“a genuine and subsisting parental relationship with a British citizen child or a child who has lived in the UK for at least the last

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seven years, and it would not be reasonable to expect the child to leave the UK with the foreign national criminal and there is no other family member who is able to care for the child in the UK”.

The seven-year rule, which no longer exists, was a useful indicator of whether someone had established a private life in the UK, but such detailed prescription surely has limits. I struggle to see how the seven-year prescription could be helpful to the courts. Why, for example, should a child who has been here for five years, who was born here and spent most of their life here, and who faces the prospect of returning to a country about which they know nothing, where they have no family and do not speak the language, have a less powerful claim to have established a private life than a child who has been here for eight years, but who faces the prospect of returning to country where they have family and people they know, friends and ongoing relationships, and where they speak the language? My concern is that the measure takes away the important ability to test the strength of the relationship ties that children have formed in the UK, which is the basis of article 8 decisions.

Moreover, I am concerned that hon. Members are being invited to make assumptions about the situation of children whom we know nothing about. We would never accept that for citizen children, and we should not accept it for non-citizen children. I urge Ministers to look again at the measure.

7.44 pm

Graham Jones (Hyndburn) (Lab): I rise to raise the concern of Mr Paul Houston, my constituent, who has been spoken of considerably in the debate. The case is familiar to all MPs. Mr Houston’s daughter died after being the victim of a hit and run by an asylum seeker, Aso Ibrahim Mohammed. Amy was left to die under the wheels of his car.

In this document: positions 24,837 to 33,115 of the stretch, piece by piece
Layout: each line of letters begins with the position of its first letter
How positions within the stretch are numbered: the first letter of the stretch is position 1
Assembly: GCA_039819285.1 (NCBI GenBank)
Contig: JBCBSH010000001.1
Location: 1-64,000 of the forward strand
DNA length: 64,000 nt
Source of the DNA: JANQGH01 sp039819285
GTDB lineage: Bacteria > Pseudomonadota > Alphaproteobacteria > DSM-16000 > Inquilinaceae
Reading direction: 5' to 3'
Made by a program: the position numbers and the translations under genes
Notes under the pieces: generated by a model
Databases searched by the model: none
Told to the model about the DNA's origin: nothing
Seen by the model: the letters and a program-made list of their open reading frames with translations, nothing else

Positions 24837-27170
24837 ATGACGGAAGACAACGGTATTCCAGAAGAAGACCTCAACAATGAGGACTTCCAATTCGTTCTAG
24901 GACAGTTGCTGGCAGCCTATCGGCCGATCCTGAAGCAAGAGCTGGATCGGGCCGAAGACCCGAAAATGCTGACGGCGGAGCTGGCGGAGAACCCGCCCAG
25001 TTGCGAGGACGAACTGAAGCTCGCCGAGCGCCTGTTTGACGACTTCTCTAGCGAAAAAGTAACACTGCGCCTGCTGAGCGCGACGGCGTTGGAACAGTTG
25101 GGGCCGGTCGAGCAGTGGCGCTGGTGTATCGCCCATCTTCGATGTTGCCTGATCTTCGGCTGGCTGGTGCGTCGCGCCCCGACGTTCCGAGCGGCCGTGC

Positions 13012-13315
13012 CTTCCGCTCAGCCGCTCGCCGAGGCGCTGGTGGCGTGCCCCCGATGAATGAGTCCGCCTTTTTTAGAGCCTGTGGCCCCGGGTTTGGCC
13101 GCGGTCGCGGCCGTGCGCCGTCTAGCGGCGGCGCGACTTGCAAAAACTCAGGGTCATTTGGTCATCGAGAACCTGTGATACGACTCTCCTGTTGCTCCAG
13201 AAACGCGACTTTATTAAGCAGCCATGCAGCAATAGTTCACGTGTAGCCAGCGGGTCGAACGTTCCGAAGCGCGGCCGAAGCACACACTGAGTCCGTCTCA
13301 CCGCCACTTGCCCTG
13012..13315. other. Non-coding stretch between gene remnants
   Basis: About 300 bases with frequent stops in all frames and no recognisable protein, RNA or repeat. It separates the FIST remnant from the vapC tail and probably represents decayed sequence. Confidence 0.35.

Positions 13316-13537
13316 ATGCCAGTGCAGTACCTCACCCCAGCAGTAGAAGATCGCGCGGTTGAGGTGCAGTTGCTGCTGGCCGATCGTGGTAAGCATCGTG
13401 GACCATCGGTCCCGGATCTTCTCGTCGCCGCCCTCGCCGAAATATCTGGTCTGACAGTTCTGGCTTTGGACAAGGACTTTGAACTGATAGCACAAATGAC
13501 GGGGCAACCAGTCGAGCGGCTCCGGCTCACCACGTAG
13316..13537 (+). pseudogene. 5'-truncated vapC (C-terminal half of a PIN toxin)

Mr Mohammed was granted leave to stay in the UK following his asylum case, in which he made the case for remaining here to protect his right to family life under article 8 of the Human Rights Act 1998. During the several years between the tribunal decision in 2010 and the crime for which Mr Mohammed served a paltry four-month sentence in 2003, he claimed he had established a new family with a British national and had two children with her here in the UK.

The delays in dealing with Mr Mohammed, in the words of Mr Houston, were no doubt caused by staff at the Home Office failing to find Mr Mohammed and an ineffective Border Agency. As my right hon. Friend the Member for Blackburn (Mr Straw) said, there were also problems with deportation to Iraq—Mr Mohammed is a Kurdistan national.

Mr Mohammed arrived in the UK illegally, hidden on the back of a lorry, on 31 January 2001 and claimed asylum on the same day. On 18 July 2001, his application for asylum was refused. He appealed the decision, but his appeal failed on 12 November 2002. During that period, Mr Mohammed had already been cautioned by the police for criminal damage. As a result of his failed appeal, the UK Border Agency issued a notice to Mr Mohammed that he was required to leave the UK by 28 November 2002. Had he left, the accident in which Amy lost her life would have been prevented and she would be enjoying life today.